Featured Music: Wednesday, April 27, 2005
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A D V E R T I S E M E N T
A D V E R T I S E M E N T
Rock Star R.I.P.

If there are any out there, they’re either under the radar or under ground.

By JUSTIN PRESS

Driving a brand-new Rolls Royce into a perfectly good swimming pool, shagging five groupies in one night, snorting enough blow to choke an elephant, rocking crowds of 30,000 or more, and then retiring to your English countryside estate to gain strength for the next tour. That, my friends, is a rock star, circa the early 1970s.
Make one candy-ass album, start up a clothing company built on the premise of said album, invite MTV into your Orange County pad to see your revolving fireplace and “rad” ’64 Lincoln with the 20-inch rims, hire a personal trainer, and then in your free time wonder if getting a faux-hawk is the right marketing move. That, my friends, is a rock star, circa 2005.
What the hell has happened? Somewhere along the way, the decadence got knocked out of rock ’n’ roll, and with that went the carte blanche ability to actually be a star and not get sued for it. Now this isn’t to say there aren’t rock ’n’ rollers out there who get themselves into trouble. But that’s different from being a bona fide rock star.
Troublemakers abound. There are the rappers, a group that some would say have inherited the old-timey rock star’s ability to party all night and every day, but don’t be fooled: Rappers are blatantly self-destructive, in an angry way. Whereas yesterday’s hard-partying rock stars were all about booze, babes, and bombast, most of today’s rappers have death wishes, and there isn’t anything cool about that. (Of all of yesteryear’s rock stars who died from too much partying, you could bet that a vast majority were accidents.)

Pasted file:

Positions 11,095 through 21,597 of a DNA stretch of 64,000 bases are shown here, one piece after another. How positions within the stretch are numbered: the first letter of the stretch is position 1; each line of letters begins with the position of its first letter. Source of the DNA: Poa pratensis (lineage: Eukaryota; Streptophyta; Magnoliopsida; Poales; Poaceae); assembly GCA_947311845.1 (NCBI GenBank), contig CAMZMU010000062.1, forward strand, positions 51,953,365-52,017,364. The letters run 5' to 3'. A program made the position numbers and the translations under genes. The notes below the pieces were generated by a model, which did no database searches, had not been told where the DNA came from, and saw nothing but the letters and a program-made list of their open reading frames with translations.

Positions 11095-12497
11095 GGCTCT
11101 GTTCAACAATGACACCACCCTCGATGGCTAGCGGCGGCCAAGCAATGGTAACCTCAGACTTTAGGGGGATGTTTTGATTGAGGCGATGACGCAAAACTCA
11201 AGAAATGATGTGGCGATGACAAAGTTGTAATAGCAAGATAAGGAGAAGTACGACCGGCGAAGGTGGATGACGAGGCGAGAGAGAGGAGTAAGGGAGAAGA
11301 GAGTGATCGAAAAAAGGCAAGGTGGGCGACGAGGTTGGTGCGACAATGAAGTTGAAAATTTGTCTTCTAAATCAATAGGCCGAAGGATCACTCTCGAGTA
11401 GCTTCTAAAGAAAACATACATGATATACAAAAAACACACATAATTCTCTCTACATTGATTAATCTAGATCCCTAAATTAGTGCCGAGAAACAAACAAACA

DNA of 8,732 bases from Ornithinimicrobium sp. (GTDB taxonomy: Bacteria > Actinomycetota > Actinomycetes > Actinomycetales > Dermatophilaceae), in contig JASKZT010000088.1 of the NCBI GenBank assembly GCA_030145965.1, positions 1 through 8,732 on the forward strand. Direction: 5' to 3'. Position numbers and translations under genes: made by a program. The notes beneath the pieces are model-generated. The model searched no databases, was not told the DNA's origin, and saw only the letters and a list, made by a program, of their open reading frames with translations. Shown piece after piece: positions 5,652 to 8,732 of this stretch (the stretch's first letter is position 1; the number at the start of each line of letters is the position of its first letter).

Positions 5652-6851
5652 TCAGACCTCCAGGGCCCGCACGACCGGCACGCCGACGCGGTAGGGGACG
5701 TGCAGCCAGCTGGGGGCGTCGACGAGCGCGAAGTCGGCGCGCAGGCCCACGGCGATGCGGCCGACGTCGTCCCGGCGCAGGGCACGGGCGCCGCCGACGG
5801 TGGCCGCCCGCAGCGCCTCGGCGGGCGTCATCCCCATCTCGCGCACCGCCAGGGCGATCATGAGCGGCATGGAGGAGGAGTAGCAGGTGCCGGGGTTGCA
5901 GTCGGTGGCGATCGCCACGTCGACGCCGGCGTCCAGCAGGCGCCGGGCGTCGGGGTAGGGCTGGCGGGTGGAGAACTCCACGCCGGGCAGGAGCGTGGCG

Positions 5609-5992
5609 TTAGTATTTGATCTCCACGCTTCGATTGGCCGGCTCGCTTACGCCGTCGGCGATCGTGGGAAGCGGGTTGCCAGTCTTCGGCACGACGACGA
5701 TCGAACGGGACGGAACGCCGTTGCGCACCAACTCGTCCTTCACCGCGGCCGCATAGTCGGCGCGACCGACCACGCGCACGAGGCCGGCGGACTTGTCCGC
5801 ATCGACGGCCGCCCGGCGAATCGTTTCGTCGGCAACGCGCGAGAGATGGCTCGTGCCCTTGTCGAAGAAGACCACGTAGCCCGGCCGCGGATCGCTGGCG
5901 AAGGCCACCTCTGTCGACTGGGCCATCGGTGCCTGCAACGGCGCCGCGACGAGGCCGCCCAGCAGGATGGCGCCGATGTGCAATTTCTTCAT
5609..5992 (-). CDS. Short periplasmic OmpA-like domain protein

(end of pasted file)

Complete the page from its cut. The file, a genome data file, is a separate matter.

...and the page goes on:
Other famous troublemakers are the Gallagher brothers of the washed-up Brit-pop outfit Oasis. These two have screwed up plenty of times — and have been exhibited and named in newspapers and magazines across the globe — but neither have what you could call true star quality. For one thing, they both look like nerds who got beat up a lot in high school. (You really think that either brother could get away with wearing a woman’s blouse à la ’70s-era Robert Plant? Hell, no. The Zep frontman could brazenly sport a shirt like that ’cause he was good-looking and in shape, unlike the Gallagher boys.) For another, the Gallaghers write decent songs, probably the best pub anthems in the world, but have they perennially churned out legendary product like famed hotel-thrashers The Who, the New York Dolls, Zeppelin, the Stones, The Doors? Hardly.
The easy explanation for all this probably has something to do with the fact that rock ’n’ roll is no longer a calling but a career, something you go to school and study for rather than freefall into. With all of this professionalism comes professional attitudes. Of course, when millions of dollars are on the line, risky behavior begins to seem ... expensive.
There are also thousands more rock bands today than there were 20, 30 years ago. Competition is fierce. One false move could send your “career” spiraling downward. Does that mean most new rock ’n’ rollers are chickenshits? Yes. But truth is, today’s studs couldn’t handle the rock star lifestyle in any era. I mean, do you really think the guys in Blink 182, Nickelback, or Interpol could hang for one day with Shout at the Devil-era Mötley Crüe on tour? Do you think Blink, Nickelback, and Interpol could together consume as much liquor as one Bon Scott? The only current popular rock group that may even come close to achieving yesteryear’s rockstardom is Velvet Revolver, made up of — you guessed it — thirty- to fortysomething rockers.
All of this kinda leads to the theory that a real rock star isn’t made, he’s born. He comes out of the womb with the ability to live for days on no sleep and a diet of unrelieved booze and drugs, have sex like a machine, and still rock hard on stage or in the studio. There aren’t enough radio stations, tv channels, and marketing execs in the world to conjure up a guy like that. Hendrix was born of fire, Morrison appeared from a shaman’s dream, Pete Townshend came from pills and a head full of killer melodies, Jimmy Page crawled out of a whiskey bottle. If you believe in the spirit of rock ’n’ roll, you have to hope that there’s a kid staggering through his high school’s halls right now, with a purloined bottle of bourbon in his backpack, probably playing the next “Stairway to Heaven” in front of five people at the local coffee shop.


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